Dounia is 6 years old, she leaves Aleppo with a few nigella seeds in the palm of her hand and with the help of the Princess of Aleppo, Dounia makes the trip to a new world…
One full moon night, Leila listens to her suitor (and future husband) reciting poems to her, comfortably installed at the foot of a tree and lulled by the sweet melody of pistachios opening in the moonlight. Six months later, while spring adorns the province of Aleppo with its most beautiful colors, in the heart of the hustle and bustle of the streets where traders and craftsmen bustle about, little Dounia comes into the world, who reveals to her loved ones her hair inherited from his mother and his delicate pistachio-shaped mouth.
Drunk with joy, Leila sings of her happiness. A short-lived happiness since it soon dies out of an affliction whose name we keep quiet. Now raised by her father and her grandparents, Dounia grew up in this beautiful residence adorned with a magnificent interior courtyard and learned some culinary secrets alongside her grandmother. On a moonless night, this time, the Syrian authorities come to arrest his father, whom they suspect of being an enemy of the regime. A mother swept away by illness, a father swept away by repression. ” A long hard road awaits him, but his future will be as beautiful as his eyes. promises a friend of her grandparents, now her only guardians.
A philosophical grandfather, a loving and nurturing grandmother, you have to resolve to face this dilemma: the difficulty of leaving, the impossibility of staying. But, surrounded by his family and despite the depth of his wounds, Dounia keeps a big heart, unlike those others who see theirs dry up. ” A thirsty heart becomes like a raisin, and no longer knows what is good and what is bad. comforts her wise grandfather in the face of rising anger and dismay in the Syrian city. The music then comes to warm the bruised hearts, awakening the fire of the soul.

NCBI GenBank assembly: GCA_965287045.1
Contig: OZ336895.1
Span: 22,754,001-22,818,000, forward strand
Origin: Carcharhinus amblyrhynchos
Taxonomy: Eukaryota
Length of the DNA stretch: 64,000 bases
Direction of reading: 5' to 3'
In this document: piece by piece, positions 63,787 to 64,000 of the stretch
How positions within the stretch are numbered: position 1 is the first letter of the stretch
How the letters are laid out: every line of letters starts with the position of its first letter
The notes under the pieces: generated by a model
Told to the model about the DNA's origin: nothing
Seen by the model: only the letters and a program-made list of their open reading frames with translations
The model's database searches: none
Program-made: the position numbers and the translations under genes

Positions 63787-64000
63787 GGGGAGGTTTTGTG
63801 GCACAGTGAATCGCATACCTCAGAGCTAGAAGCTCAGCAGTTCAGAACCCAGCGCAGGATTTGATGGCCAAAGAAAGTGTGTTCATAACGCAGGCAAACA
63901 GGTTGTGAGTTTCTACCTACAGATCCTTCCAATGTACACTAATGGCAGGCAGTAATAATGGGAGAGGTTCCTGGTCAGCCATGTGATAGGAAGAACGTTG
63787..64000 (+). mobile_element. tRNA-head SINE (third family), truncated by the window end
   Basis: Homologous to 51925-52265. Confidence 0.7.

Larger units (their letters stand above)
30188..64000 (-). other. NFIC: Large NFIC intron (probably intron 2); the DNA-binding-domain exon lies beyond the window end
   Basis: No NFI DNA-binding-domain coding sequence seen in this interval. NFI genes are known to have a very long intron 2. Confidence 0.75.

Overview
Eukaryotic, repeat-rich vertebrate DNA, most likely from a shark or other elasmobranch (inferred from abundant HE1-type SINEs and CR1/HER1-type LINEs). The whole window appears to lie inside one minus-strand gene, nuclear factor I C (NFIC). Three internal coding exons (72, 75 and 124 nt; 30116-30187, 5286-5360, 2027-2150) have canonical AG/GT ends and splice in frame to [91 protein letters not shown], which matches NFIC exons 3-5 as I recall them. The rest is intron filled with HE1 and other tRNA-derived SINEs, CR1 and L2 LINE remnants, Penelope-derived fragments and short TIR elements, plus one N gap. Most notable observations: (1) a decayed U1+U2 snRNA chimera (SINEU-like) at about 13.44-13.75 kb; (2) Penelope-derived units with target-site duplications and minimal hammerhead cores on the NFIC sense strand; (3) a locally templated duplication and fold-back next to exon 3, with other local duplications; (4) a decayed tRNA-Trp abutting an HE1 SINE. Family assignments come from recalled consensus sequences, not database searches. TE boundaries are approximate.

“You never leave your house, Dounia. Because your home is the whole world, and its door is right here, in your heart.
Recounting with poetry and lyricism the pain of exile, Dounia and the Princess of Aleppo is a magnificent ode to storytelling and to art as an escape from the harshness of reality. Born in Syria, into a trilingual cosmopolitan Christian family that traveled extensively, Marya Zarif had the idea of adapting a mini-series project in 6 episodes, taking advantage of her double cultural richness to transmit the influences that contributed to her construction as a woman and an artist. Through cultures and languages, from one mythology to another, she has discovered a taste for the tale that she tries to convey in this wonderfully poignant animated film.
Because the eyes of the heart see all that is hidden, Dounia is convinced that in her soul lies a part of magic allowing to resist tragedies and overcome obstacles. Introducing children to a delicate spiritual discourse without proselytism, Dounia and the Princess of Aleppo injects kindness in the face of the inconceivable (death, xenophobia, asylum) and magic as a vector of resilience through these little baraké seeds that she carries with her.
The great and moving beauty of Dounia and the Princess of Aleppo lies, beyond its striking graphic beauty, in the story of this child full of life and self-confidence. Surrounded by assertive female role models and men who exercise their resistance as best they can, she is the optimistic heart of this terrible contemporary story that has placed millions of Syrian men and women on the path to exile. Presented at the Annecy Festival and at My First Festivalthis humanist odyssey intoxicated the retina and the heart of the public, strong in this seductive dreaminess drawn from Syrian music and culture, reviving again and again this force of hope, precious in the current political context.
February 1st 2023 – Of Marya Zarif and Andre Kadi
DOUNIA AND THE PRINCESS OF ALEP – Review of the animated film